Photographs tell stories, stories of people, memories, and even unspoken narratives. I hope that in the process of documenting these simple or extraordinary encounters, we do not forget to live in them and experience it.

I wish you all a good week and as always, a Happy Heyday!

FOLLOW THE HEYDAYS

Comments

  1. Yes, you've got an eye for photography. There are so much stories convey in each picture, the light and shade are amazingly captured.

    www.busyandfab.com

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    1. Hi Mercy! Sorry it took so long for me to respond. I've been out of the blog for a few weeks to recharge and just take things in, it's been awesome! Thank you so much for the kind words, they are very uplifting and encouraging. I trust that you and the rest of your family are well and healthy!

      Cheers,
      Hanna

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  2. You've got some gorgeous photos! I really wish I was good at photography but it doesn't matter how much I try, they never out how I want!

    Tash // A Girl with a View

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    Replies
    1. Hi Natasha! Thank you very much, it means a lot! I also feel the same way as you do at times, and there will always be those who are way more skilled than us. But I honestly think that the images we capture no matter how much technique or time we gave, are equally beautiful and representative of our own aesthetic. I really think that it's what makes us somehow knitted together in a way because it's through our photos that we get to show each other how we see things differently, and that's perfect!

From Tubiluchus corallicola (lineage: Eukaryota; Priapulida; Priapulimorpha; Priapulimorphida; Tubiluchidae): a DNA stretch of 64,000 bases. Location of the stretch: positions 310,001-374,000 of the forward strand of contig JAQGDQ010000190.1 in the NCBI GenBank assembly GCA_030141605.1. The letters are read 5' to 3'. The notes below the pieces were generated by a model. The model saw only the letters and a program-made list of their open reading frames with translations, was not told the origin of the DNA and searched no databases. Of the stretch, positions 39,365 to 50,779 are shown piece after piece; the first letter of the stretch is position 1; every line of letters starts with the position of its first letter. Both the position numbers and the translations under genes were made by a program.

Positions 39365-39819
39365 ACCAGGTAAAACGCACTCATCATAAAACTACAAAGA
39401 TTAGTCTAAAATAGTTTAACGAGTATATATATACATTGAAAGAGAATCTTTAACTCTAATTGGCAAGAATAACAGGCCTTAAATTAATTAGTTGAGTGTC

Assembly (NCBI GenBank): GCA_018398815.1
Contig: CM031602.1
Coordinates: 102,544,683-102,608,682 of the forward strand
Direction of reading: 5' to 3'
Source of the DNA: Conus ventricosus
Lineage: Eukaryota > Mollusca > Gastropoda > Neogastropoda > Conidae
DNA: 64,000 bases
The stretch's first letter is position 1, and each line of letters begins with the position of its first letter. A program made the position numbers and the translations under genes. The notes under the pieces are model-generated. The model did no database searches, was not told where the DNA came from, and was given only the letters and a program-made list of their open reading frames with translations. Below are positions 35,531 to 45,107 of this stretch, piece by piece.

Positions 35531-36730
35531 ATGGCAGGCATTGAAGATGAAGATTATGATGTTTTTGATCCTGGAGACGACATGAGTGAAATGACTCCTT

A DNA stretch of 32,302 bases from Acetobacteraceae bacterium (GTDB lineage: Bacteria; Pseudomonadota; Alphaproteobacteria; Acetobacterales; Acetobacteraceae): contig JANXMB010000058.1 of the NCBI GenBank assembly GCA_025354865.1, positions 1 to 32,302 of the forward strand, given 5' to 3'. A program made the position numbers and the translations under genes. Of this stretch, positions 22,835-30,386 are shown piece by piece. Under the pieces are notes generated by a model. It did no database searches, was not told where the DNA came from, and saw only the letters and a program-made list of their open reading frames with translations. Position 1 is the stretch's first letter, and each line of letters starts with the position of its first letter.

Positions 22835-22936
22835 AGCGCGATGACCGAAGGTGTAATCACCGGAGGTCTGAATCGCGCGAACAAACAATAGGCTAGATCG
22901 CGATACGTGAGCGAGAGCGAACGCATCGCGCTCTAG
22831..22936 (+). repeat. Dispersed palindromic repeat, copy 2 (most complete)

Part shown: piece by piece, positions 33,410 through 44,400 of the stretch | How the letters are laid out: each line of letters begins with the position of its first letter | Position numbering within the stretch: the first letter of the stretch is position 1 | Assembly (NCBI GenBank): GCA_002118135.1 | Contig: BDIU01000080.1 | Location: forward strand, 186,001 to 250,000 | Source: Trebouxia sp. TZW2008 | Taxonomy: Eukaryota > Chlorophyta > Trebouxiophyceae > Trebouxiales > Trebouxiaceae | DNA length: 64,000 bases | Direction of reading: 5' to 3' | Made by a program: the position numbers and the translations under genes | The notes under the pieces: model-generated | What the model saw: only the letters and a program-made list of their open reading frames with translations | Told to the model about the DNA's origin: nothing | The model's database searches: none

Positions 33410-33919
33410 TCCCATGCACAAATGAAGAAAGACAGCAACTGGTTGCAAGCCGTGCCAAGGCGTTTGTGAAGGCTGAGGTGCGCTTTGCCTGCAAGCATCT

I hope you are doing well!

      Cheers,
      Hanna

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  3. You definitely have the eye! The shots capturing light and people are beautiful and have such a serene feel to them! I'm going to keep in mind your tip about capturing the mundane/funny moments!

    https://sundaydahlias.com

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    Replies
    1. Thank you as always, my dear! I enjoy your photos as well, for some reason it always evokes warmth and youthfulness. It's relaxing and inspiring at the same time! I can't wait to see your version of funny encounters ;)

      Cheers,
      Hanna

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  4. I love your photography, Hanna! And I agree, it conveys so much feeling - you've got a great talent! I love reading through your posts and I really enjoyed finding out how your photography journey started. And I couldn't agree more - holding off getting some things is great for the soul.